For the Tyvek they sell a 3' roll by me for $76, with 6" overlap It'd cover the area. I'd use a whole roll, maybe 2 of sheathing tape, so that's another $15-$30. I can get a helper up there to hold it down while I staple it in place. Then sheathing tape as well around the entire perimeter and if I'm nuts over all the staples. The way the work space is it wouldn't be too much trouble to weight it down with boards as it gets secured. I had the dumb idea of maybe buying some thing plastic to go through where I staple and almost act as a poor mans capped staple. Imagine stapling through a plastic credit card onto the house wrap.

      Torn between time spent rolling and stapling vs ripping the foam board and all the trips up and down the ladder with the board.

      I will definitely be doing air sealing, there's a couple big gaps and I figure as it cools off here in NJ I can just get a podcast going and commit to crawling through the hole thing foaming everywhere I can.

      Current plan is install rafter baffles for the soffits, air seal everything (removing batts above T&G), build insulation dams, blow in insulation, attach foam board to the back of the door and use weather stripping.

      That picture of the corner of the ceiling from the inside is actually where the access door is.

      I'd be curious to hear what you think about house wrap and sheathing tape. if the only concern is it being unwieldy I may go for it and gladly post an update here to eat my words and tell my tales of using foam board.

      Appreciate your feed back.

      1. Expert Member
        BILL WICHERS | | #5

        I guarantee you the labor to use the housewrap will be more than the labor to put in the rigid foam. Attic work is miserable work, and you'll be hating life while you're up there, so you really want to minimize the time spent working up there. With rigid foam, you can cut the pieces BEFORE going into the attic, then just slide them into place. With house wrap, you have to do EVERYTHING while IN the attic. That is not to be taken lightly. Consider yourself warned :-)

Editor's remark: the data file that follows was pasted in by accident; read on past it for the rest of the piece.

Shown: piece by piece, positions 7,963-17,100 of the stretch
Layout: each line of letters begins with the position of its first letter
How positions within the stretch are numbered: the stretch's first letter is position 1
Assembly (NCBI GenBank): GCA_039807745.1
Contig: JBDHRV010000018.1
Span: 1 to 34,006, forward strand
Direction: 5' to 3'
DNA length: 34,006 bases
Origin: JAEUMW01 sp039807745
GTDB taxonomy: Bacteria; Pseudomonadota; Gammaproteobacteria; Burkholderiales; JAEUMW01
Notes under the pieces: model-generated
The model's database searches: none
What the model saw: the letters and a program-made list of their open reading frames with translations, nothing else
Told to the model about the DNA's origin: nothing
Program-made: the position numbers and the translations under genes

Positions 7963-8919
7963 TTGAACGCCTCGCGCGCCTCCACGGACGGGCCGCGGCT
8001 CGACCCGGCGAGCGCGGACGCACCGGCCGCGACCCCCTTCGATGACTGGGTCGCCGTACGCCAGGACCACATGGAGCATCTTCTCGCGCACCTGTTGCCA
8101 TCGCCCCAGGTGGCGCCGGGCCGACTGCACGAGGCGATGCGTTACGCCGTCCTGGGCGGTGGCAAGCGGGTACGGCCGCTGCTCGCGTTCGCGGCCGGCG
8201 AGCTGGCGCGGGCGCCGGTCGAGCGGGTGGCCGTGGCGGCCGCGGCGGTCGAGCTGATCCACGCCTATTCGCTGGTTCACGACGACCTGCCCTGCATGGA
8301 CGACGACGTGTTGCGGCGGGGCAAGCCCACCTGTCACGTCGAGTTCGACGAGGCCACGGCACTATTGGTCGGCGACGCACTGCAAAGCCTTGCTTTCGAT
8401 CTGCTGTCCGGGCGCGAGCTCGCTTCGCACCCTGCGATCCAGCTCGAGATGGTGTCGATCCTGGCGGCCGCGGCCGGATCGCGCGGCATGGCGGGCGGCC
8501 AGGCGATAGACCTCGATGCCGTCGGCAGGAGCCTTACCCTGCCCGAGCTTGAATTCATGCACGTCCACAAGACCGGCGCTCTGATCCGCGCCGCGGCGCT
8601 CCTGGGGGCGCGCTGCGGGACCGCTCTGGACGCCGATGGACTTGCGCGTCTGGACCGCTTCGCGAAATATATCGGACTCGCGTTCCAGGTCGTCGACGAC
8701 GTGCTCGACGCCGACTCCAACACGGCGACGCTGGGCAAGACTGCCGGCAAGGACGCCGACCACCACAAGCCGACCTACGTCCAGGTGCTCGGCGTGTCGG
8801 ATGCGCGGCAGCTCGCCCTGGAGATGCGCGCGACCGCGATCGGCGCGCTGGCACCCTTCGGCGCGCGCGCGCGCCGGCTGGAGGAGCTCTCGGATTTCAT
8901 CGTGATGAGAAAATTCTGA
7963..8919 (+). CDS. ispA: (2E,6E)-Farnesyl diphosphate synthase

Sheathing tape will work fine on rigid foam. Pretty much any tape will adhere well to the foil facers on foil faced polyiso. I like to use foil tape since it matches the foil facers, but any sheathing tape will work fine too. Canned foam can seal the edges, and it's fairly easy to do if you use the gun for the canned foam. The gun is about $50 and is totally worth it for a job this size, even if you never used it again. The gun makes things much easier and much cleaner.

        Regarding the bump out, I'd put some polyiso across the studs to seal the batts in (which gives you an air barrier which will greatly improve the performance of those batts), and leave the edge of the polyiso sticking up above the level of the insulation you plan to install. This way the polyiso does double duty of providing an air barrier for the batts and also an insulation damn on the upper part of the bumb out to hold back your loose fill insulation that you're planning on installing.


        1. modulerics | | #6

          I will def report back. Hopefully be getting to it with in a month. I don't have a good way to transport sheets. I'm going to give the tyvek a go and apologize and borrow a truck haha. Telling myself the tyvek will feel like a dream after having the crawl around in the other half on my stomach spray all the top plates. I've also got to cut all these baffles because the joist end in between the rafters not in line w them at all. I'll definitely try and get all that cut before going up. Thatll all be on my stomach.

          I take it I should use polyiso for the dam around the tongue and groove deck as well, it's to the right of that bump out. There's a big gap between the fire place and wall below. Cover that with polyiso or just OSB? I imagine polyiso is best practice.

          Anything useful I can do with the Batts above the tongue and groove area or just toss em?

          Thank you again. Looking forward to updating this later.

    2. modulerics | | #27

      Minor update. Finally had time to finish the soffit baffles, difficult crawling down in a single slope roof. I will be picking up Polyiso sheets Sunday. Will start cutting em down to get up there that following weekend and see when I can get started. Little bit to clean up first.

    3. modulerics | | #33